Cheick-Tidane Seck – Watjoro
Nearly a month ago, the conflict that has been raging in Mali’s north ‘formally’ came to an end. At least with the Azawad rebel groups. In the weeks since violence has continued unabated with fragmented rebel groups continuing to war with Malian troops, UN Peacekeepers being massacred, high-profile assassinations and killings, and international organisations increasingly being targeted. Not really the peace we’ve been waiting for. Its a start however; the fact that Tuareg and Arab separatist leaders were present cannot be understated – these parties failed to attend a similar event in May which lead to fears that no solution was imminent. This ‘formal’ ending of conflict has ended political deadlock and has provided a roadmap, albeit just a sketch of one, to “federalism in all but name”, as an African diplomat put it.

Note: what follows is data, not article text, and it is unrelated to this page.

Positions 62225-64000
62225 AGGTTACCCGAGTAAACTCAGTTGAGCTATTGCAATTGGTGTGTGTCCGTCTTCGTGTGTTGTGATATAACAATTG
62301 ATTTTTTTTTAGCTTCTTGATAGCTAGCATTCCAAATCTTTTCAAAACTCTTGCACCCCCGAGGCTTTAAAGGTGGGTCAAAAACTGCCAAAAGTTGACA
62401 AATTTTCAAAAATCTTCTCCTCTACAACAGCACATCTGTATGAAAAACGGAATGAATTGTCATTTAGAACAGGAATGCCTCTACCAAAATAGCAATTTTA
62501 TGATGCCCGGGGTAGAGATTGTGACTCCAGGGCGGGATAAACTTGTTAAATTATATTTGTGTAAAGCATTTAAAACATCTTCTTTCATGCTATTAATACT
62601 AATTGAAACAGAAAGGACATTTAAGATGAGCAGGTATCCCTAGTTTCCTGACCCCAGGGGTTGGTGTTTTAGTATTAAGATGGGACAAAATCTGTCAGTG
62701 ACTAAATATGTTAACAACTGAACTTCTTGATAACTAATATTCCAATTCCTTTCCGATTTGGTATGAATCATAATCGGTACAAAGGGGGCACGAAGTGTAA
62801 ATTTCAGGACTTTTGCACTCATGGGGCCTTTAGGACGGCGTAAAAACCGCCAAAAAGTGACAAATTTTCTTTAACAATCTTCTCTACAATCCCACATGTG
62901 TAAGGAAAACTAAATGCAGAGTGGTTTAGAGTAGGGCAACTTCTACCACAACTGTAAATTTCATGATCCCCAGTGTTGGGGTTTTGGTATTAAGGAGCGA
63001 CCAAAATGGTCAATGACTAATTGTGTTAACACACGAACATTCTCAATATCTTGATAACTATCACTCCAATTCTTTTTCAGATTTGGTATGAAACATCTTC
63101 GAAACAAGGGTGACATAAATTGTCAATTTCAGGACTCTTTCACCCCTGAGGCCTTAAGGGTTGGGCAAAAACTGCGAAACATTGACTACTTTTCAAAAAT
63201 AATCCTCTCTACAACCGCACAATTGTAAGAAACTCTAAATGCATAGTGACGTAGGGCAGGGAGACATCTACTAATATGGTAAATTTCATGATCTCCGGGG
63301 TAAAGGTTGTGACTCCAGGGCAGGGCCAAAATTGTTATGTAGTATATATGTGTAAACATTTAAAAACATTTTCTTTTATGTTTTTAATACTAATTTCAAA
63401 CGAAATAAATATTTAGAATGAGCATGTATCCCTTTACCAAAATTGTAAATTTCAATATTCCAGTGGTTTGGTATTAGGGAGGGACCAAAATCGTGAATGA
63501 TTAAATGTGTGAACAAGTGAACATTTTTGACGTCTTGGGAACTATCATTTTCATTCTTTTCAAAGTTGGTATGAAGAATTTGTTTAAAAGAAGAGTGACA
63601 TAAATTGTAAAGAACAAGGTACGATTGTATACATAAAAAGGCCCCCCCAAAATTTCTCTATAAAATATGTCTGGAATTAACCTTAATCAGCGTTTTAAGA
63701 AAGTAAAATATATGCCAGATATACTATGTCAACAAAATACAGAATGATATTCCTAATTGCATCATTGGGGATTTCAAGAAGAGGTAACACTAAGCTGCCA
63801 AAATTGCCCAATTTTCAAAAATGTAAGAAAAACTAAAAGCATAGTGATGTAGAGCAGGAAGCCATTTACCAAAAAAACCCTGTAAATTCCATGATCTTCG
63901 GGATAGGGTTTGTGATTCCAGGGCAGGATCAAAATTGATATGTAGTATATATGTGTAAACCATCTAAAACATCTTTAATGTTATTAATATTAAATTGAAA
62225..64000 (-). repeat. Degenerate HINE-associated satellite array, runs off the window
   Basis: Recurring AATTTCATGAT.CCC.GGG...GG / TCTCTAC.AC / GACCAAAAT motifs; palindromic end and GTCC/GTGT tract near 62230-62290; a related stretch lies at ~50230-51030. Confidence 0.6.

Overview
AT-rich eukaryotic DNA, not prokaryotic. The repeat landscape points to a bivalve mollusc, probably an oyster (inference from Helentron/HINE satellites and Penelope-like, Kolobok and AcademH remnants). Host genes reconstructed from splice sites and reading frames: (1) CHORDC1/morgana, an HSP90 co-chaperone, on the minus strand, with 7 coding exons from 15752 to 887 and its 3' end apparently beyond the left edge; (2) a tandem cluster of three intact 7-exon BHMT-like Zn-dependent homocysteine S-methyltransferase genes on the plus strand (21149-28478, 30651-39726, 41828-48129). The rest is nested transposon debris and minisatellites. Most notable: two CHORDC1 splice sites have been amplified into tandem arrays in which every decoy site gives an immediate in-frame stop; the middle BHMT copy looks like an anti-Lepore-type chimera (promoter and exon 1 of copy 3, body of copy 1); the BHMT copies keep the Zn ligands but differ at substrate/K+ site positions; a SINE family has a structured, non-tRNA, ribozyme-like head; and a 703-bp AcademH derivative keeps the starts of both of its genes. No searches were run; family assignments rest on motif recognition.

So with one war over, gaping holes remain in Mali’s overall security. Even the German Foreign minister, visiting Mali recently ahead of German take-over of the EU training mission, made it clear that “there is still a long way to go before the Malian armed forces can undertake the security of the country on their own.” A new frontier on the war has opened up on the border with the Ivory Coast, showing that conflict in the country is no longer isolated to the sparsely populated, desert expanse of the north.
There is still a place for Cheick-Tidane Seck then; the “Keyboard Warrior” and one part of the Malian, afro-cuban, super-group the “Ambassadors”. Of course, Seck is no conventional diplomat, preferring communication through his own brand of jazz. A great collaborator, Seck could probably teach the politicians and generals a few things about harmonising people from different cultures with different histories and ideas to create something that can be celebrated by all.